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5 Resources for Parents of Children with Autism

Helpful Resources for Parents of Children with Autism

  • Autism After 16
  • Space for Caregivers
  • Autism Speaks
  • Autism NOW

While any child is both a challenge and a joy, parents who have children with autism spectrum disorders may feel as if they’re continually running uphill. In a mostly ableist society, few resources and accommodations for the specific needs of these children can be assured, which is why the parents, caregivers, and therapeutic communities have come together to provide both support and resources. The list below offers an excellent base from which to continue building a family’s individual support network and enrich the lived experience for everyone involved.

Related resource: 10 Best Online ABA Degree Programs (Master’s)

The Caregiver Space

Being a caregiver or parent to a child with an autism spectrum disorder can be draining even on the best of days. At times, what one most needs is the company of those who know what those and the not so great days demand. Which is why supportive communities that have a more specific focus are so helpful. The Caregiver Space is an open blog style community for those who nurture individuals with disabilities or diseases in which they can share their experiences or seek support from others.


What began as the project of two concerned individuals following their graduation from college has blossomed into a worldwide community that acts as a support and information network for both specialists and parents of children with autism spectrum disorders. The two creators of AUTSPOT, the information and communication hub, hope that via collaboration and community support, the understanding and treatment of autism will increase. They also hope that via sharing of information, experience, and expert research a potential cure can be developed.

The Arc

As an outgrowth of the Administration on Intellectual and Developmental Disabilities (AIDD) via the Department of Health and Human Services, The Arc by AutismNOW is a community hub of national scale. It provides helpful links for resources, access to local, state, and national events calendars, news, and a medium for communication within the community. They also provide helpful learning tools for parents of children who have an autism spectrum disorder. These include access to legislation such as the Individuals with Disabilities Education Act, useful guides for creating educational transition plans and statements specially crafted to meet the needs of their child.

Autism After 16

All parents worry how their children will fare in the world. But for those of a child with specific needs, that worry can assume gargantuan proportions. At an age when most children are striking out, settling into their senses of self, and eager to explore the world, some autism spectrum disorders can complicate matters. True, not all autism is debilitating, although some types come with specific care needs, children on the spectrum are unique, especially focused, and susceptible to those who would take advantage. The site Autism After 16 focuses on helping parents of young adults craft a stable, safe plan for transition into adulthood.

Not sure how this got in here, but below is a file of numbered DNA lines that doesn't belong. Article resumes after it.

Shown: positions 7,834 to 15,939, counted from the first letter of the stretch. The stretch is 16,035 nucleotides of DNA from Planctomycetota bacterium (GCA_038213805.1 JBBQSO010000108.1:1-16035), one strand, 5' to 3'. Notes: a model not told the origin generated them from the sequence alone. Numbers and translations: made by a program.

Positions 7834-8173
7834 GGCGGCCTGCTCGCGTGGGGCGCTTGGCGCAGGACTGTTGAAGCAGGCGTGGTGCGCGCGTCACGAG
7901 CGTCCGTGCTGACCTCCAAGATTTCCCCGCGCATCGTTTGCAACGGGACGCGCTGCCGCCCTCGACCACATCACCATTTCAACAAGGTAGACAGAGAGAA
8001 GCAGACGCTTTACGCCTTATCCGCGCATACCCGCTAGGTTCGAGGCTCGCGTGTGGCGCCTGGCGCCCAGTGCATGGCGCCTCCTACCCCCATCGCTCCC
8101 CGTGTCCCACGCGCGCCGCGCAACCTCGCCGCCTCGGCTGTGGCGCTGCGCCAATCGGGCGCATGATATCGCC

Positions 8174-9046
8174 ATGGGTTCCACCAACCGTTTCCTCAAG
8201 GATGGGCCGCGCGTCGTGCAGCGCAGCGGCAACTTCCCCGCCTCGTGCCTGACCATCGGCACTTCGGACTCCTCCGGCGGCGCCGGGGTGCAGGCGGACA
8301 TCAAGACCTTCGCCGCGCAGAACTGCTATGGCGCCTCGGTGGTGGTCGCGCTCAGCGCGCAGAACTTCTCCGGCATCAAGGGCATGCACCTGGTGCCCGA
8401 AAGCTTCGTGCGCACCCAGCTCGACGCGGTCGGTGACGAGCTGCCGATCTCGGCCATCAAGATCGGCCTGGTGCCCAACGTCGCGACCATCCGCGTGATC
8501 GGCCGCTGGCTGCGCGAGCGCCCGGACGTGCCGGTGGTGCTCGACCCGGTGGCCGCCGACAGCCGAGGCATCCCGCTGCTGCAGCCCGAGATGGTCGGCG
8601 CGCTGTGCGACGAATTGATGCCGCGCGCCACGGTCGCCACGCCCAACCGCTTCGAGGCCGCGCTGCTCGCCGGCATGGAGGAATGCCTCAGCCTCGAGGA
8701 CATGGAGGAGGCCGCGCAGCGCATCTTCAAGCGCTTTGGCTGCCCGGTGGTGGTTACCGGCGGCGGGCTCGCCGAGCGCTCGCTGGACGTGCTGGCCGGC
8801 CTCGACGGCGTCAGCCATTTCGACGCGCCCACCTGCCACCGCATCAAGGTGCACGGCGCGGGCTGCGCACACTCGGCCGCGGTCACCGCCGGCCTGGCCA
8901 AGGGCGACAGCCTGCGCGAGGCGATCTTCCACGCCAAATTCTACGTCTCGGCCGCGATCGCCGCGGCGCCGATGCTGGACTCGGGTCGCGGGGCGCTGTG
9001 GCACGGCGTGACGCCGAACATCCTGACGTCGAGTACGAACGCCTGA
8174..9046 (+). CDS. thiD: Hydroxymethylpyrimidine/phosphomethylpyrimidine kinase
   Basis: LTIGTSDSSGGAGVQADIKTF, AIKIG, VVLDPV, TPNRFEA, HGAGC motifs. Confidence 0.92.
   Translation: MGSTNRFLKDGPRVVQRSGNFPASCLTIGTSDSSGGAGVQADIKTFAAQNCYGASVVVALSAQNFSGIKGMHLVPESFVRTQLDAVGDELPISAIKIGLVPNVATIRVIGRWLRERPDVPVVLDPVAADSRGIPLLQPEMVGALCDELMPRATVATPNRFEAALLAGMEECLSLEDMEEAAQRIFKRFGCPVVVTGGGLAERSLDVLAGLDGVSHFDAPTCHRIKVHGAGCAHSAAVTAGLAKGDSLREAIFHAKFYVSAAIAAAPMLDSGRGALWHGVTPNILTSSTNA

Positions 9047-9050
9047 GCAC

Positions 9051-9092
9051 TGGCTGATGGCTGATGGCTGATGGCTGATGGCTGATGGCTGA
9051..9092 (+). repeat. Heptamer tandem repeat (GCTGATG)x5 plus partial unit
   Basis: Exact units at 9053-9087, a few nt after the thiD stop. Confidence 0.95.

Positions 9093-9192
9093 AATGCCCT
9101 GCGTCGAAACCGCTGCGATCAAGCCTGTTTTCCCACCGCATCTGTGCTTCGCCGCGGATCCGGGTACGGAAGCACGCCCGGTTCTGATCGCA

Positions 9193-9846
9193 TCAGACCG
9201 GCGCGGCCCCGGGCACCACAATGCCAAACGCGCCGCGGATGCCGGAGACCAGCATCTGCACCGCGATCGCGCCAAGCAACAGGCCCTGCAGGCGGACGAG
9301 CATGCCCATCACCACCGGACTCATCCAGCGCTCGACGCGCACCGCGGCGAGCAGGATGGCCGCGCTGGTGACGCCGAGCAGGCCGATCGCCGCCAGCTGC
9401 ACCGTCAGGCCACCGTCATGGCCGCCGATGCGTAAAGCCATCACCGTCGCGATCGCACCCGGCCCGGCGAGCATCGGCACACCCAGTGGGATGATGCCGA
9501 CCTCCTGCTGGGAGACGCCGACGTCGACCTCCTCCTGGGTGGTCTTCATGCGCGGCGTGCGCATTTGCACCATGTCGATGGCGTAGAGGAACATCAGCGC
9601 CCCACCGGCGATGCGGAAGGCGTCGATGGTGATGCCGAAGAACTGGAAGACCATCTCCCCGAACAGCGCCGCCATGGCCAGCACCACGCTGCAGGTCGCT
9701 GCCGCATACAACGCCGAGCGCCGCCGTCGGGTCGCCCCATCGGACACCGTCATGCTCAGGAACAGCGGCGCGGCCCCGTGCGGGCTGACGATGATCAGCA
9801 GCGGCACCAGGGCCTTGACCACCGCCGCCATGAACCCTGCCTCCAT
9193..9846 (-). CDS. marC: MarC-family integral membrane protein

Autism Speaks

What started in 2005 as the effort by two grandparents of a child with an autism spectrum disorder to link a community and consolidate research data has grown substantially. Today, Autism Speaks represents a coalition of previously separate national and international entities with a similar mission. The website provides extensive reading and resource links for parents of children with autism, research updates, community events, social media connections, and the latest developments in pertinent legislation. They seek to support a better understanding of autism spectrum disorders and related issues, both through direct funding and collaboration. But they also advocate a community ethos that does not devalue the gifts of those with these conditions and provides resources for both them and their caregivers.

It is currently estimated that 1 in every 110 children is diagnosed with an autism spectrum disorder. While research into the causes of these conditions continues, it’s essential to provide resources for the parents and caregivers of these children. In the past, parents of children with autism were presented with a harsh choice—raise them alone and figure it out or institutionalize them—but that harshness is unnecessary and counterproductive to a full, useful, prosperous existence.